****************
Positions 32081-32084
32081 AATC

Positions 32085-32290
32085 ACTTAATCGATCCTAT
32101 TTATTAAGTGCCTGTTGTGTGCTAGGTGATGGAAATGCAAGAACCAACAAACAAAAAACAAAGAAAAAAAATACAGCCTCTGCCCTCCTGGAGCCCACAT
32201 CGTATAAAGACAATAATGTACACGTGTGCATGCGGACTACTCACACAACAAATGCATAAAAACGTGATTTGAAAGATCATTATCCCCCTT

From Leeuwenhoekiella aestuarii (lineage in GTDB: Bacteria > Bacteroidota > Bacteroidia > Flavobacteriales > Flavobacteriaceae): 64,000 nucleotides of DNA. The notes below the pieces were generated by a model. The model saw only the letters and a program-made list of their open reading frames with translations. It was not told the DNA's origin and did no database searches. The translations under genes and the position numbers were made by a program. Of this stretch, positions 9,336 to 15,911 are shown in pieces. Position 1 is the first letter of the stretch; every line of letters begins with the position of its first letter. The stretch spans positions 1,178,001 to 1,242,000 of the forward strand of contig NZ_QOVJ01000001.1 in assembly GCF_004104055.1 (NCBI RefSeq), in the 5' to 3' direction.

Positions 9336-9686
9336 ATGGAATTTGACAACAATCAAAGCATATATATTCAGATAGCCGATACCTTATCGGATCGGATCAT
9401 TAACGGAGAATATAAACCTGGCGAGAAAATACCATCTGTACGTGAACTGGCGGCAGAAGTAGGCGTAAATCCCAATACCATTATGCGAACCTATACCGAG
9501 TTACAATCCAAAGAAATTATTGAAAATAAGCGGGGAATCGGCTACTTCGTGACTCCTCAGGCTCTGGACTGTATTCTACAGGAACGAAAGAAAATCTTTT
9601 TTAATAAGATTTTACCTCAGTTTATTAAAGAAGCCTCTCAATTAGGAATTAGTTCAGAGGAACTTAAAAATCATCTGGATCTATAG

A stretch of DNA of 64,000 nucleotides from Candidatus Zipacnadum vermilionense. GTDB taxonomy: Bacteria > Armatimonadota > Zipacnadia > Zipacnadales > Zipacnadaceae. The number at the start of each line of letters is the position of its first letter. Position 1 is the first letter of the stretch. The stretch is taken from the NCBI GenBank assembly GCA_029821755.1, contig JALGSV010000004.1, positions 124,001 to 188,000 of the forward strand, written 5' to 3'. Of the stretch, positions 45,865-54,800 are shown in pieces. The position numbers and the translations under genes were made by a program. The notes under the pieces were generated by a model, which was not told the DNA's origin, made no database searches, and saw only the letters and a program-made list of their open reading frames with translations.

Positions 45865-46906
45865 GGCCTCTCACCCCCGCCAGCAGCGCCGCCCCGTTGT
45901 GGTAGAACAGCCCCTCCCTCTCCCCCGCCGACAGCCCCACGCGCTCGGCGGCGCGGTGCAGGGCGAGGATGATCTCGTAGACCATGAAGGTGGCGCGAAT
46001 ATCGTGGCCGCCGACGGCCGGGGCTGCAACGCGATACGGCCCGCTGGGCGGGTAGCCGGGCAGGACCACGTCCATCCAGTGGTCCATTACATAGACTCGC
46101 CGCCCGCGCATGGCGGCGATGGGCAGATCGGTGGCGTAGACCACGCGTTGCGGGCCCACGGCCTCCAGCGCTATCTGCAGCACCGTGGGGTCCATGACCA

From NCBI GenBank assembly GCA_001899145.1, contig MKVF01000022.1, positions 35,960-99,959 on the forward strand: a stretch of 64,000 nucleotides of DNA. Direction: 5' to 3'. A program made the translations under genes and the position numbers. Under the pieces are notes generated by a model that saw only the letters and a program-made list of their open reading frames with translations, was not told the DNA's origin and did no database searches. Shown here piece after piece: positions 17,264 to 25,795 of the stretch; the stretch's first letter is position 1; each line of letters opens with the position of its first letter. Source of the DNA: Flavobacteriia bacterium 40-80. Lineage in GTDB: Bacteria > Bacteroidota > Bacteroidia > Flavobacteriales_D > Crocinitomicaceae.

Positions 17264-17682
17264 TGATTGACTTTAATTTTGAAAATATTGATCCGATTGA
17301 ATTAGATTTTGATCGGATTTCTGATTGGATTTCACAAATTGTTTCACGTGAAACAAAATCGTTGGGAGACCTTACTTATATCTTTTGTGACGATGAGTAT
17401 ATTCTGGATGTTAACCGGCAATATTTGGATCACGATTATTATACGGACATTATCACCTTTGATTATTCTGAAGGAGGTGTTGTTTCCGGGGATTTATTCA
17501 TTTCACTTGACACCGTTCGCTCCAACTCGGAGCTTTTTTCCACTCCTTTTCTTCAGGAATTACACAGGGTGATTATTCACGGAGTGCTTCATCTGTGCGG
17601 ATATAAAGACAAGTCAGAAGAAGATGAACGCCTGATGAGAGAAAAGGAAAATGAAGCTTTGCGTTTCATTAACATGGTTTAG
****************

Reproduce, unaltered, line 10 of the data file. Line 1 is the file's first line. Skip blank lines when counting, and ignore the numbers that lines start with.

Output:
9401 TAACGGAGAATATAAACCTGGCGAGAAAATACCATCTGTACGTGAACTGGCGGCAGAAGTAGGCGTAAATCCCAATACCATTATGCGAACCTATACCGAG